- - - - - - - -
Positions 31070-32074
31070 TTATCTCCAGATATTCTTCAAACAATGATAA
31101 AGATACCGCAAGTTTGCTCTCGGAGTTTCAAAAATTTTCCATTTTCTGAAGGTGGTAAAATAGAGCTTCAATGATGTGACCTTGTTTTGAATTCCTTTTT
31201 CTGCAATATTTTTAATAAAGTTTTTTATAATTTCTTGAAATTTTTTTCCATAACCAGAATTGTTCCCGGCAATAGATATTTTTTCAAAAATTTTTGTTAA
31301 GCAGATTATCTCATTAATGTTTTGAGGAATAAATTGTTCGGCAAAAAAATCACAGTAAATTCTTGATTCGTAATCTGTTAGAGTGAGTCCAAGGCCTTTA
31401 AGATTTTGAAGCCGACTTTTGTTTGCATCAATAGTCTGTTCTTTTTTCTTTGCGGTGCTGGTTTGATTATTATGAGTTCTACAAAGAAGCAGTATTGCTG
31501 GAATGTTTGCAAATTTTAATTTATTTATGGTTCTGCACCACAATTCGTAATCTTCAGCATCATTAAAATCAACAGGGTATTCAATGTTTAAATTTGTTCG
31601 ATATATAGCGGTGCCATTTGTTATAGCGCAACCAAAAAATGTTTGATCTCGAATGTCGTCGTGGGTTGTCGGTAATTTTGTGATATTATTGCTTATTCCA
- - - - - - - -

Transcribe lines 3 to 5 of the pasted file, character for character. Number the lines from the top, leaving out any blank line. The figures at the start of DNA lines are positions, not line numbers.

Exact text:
31101 AGATACCGCAAGTTTGCTCTCGGAGTTTCAAAAATTTTCCATTTTCTGAAGGTGGTAAAATAGAGCTTCAATGATGTGACCTTGTTTTGAATTCCTTTTT
31201 CTGCAATATTTTTAATAAAGTTTTTTATAATTTCTTGAAATTTTTTTCCATAACCAGAATTGTTCCCGGCAATAGATATTTTTTCAAAAATTTTTGTTAA
31301 GCAGATTATCTCATTAATGTTTTGAGGAATAAATTGTTCGGCAAAAAAATCACAGTAAATTCTTGATTCGTAATCTGTTAGAGTGAGTCCAAGGCCTTTA